Stand for Children Has $725,100 Ready to Unseat Charter-unfriendly Judge
On September 4, 2015, the Washington State Supreme Court ruled that the state’s law regarding charter schools was unconstitutional because it depended upon funding meant for the state’s common schools.
The Court upheld its opinion in November 2015.
The author of the ruling is WA Supreme Court Justice Barbara Madsen, who happens to be up for reelection in 2016.
Of course, those who support charter schools would like to see her gone.
Her opponent, Greg Zempel, is an apparent supporter of charter schools– and it is Greg Zempel who has the backing of Stand for Children WA PAC as an independent expenditure committee led by Stand’s national finance director, Dan Soltesz.
According to Ballotpedia, Zempel is running because the WA Supreme Court is “unpredictable”:
Zempel stated that he is running because the state supreme court is “unpredictable.” He said, “[The court is] highly politicized and they are not deferential to other branches of the government or citizens.” Zempel said that he had decided to challenge Chief Justice Madsen rather than a justice who had been on the court for less time because the chief justice is “more responsible” for the tone of the court.
Another contender for Madsen’s seat, John Scannell, has no funding. A primary is scheduled for August 2, 2016, and the election, for November 8, 2016.
If one considers the direct cash contributions to Madsen and Zempel, the contribution playing field appears to offer Zempel only a slight edge: Zempel has raised a total of $40,626 to date; Madsen, a total of $30,140. (Note that Zempel’s las filing was in July, and Madsen’s, in February.)
However, as the July 28, 2016, Seattle Times reports— and as Zimpel’s own campaign finance report notes– he has an independent expenditure (IE) committee behind him, not passing money directly to him but campaigning on his behalf.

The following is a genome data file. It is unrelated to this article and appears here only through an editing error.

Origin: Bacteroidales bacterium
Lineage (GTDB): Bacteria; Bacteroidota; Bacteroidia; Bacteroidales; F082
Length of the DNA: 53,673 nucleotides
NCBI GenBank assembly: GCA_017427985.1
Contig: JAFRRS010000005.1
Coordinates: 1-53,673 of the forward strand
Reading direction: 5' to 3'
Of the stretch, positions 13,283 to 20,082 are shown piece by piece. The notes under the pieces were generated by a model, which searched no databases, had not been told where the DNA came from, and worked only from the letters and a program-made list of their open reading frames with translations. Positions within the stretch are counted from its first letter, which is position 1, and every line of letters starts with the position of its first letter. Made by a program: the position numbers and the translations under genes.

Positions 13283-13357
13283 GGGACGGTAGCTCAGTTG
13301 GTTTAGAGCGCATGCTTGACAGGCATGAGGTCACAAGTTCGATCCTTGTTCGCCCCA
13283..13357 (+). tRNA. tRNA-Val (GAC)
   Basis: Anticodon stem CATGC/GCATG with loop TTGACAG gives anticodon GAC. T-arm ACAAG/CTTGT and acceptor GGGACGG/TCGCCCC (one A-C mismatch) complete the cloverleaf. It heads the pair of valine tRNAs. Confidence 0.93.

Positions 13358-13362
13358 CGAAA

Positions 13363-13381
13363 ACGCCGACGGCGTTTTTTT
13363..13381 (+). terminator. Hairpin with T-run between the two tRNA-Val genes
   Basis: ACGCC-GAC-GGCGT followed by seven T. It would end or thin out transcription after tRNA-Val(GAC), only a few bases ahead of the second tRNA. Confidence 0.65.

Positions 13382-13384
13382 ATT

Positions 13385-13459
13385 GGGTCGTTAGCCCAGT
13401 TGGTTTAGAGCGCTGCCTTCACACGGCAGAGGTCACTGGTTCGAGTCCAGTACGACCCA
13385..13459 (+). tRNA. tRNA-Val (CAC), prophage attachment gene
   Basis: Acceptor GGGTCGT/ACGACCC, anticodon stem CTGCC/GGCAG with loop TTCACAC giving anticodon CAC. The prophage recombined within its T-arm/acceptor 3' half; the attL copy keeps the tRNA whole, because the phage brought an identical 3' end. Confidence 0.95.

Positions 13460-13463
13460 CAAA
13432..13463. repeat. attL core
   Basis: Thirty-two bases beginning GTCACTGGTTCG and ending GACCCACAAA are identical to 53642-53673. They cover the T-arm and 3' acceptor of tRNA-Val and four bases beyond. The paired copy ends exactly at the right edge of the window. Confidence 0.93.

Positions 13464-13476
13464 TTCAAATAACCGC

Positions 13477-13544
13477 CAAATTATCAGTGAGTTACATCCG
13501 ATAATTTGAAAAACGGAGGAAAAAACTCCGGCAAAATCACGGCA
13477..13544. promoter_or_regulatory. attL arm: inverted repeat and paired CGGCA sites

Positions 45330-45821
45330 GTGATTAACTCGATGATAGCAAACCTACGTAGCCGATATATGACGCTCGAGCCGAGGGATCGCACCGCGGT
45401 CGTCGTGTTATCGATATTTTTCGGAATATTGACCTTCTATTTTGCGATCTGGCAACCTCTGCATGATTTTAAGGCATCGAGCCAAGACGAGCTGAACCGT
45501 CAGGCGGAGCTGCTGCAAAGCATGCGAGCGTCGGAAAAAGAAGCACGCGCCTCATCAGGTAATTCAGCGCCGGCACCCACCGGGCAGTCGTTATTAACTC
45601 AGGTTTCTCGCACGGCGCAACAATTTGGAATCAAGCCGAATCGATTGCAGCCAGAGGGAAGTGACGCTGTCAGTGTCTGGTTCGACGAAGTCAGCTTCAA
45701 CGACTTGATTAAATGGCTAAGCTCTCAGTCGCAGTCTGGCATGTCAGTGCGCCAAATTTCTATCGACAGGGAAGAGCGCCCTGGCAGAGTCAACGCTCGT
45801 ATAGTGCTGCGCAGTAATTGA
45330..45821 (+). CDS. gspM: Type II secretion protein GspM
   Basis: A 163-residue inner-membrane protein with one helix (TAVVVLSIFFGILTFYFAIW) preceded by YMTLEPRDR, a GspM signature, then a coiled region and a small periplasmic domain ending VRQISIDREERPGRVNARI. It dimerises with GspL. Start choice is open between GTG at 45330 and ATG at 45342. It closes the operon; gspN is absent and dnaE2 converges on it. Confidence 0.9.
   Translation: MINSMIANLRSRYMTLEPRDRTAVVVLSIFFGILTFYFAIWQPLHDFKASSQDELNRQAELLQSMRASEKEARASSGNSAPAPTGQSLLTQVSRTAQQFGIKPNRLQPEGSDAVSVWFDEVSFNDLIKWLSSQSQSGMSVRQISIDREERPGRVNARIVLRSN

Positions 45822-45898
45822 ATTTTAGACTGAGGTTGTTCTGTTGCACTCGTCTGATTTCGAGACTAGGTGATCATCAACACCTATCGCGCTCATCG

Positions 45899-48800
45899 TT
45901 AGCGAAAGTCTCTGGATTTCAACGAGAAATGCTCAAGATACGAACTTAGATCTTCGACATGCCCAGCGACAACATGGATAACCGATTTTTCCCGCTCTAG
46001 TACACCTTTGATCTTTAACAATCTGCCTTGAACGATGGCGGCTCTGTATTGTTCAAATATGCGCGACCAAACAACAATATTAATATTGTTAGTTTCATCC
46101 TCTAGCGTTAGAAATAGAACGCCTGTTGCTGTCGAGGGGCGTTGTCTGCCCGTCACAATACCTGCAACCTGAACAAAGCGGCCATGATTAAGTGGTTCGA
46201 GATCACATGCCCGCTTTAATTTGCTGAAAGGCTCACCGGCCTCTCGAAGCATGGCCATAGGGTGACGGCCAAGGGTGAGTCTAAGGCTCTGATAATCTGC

Cash Contributions for:: MADSEN BARBARA A
- Total Raised:$30,139.71
- Total Spent:$8,025.76
- Total IE Supporting:$0.00
- Total IE Opposing:$0.00
Cash Contributions for:: ZEMPEL GREGORY L
- Total Raised:$40,626.65
- Total Spent:$23,304.54
- Total IE Supporting:$115,714.29
- Total IE Opposing:$0.00
The IE backing Zempel is the Stand for Children WA PAC.
Even though the PAC has spent 116,000 to date on ads for Zempel, it notes a total of $725,100 raised between February and June 2016. The chief contributor to the Stand for Children WA PAC is Connie Ballmer, wife of former Microsoft CEO, Steve Ballmer, who contributed $500,000 in February 2016. Some background on the Ballmers, as Inside Philanthropy notes:
OVERVIEW: Steve Ballmer has not been a high-profile philanthropist. But his wife, Connie Snyder Ballmer, is closely involved with the nonprofit world, and the couple’s efforts to help children and families offer a strong hint of where they may focus their philanthropy.
BACKGROUND: Ballmer grew up in Detroit, and attended Harvard, where he met Bill Gates. Dropping out of Stanford Business School to work for Microsoft, he eventually succeeded Bill Gates as the CEO, running the company from 2000 until February 2014. In May 2014, he had the opportunity to purchase the LA Clippers basketball team for $2 billion, and officially became the Clippers’ owner in August. In 2015 Ballmer revealed that he had acquired a 4% stake in Twitter.
On the Stand for Children WA PAC filing, Connie Ballmer of Hunts Point, WA, is listed as a “community volunteer.”
Another Stand for Children WA PAC backer is Netflix CEO Reed Hastings, who pitched $200,000 into the WA race on July 14, 2016, from his home perch of Los Gatos, California.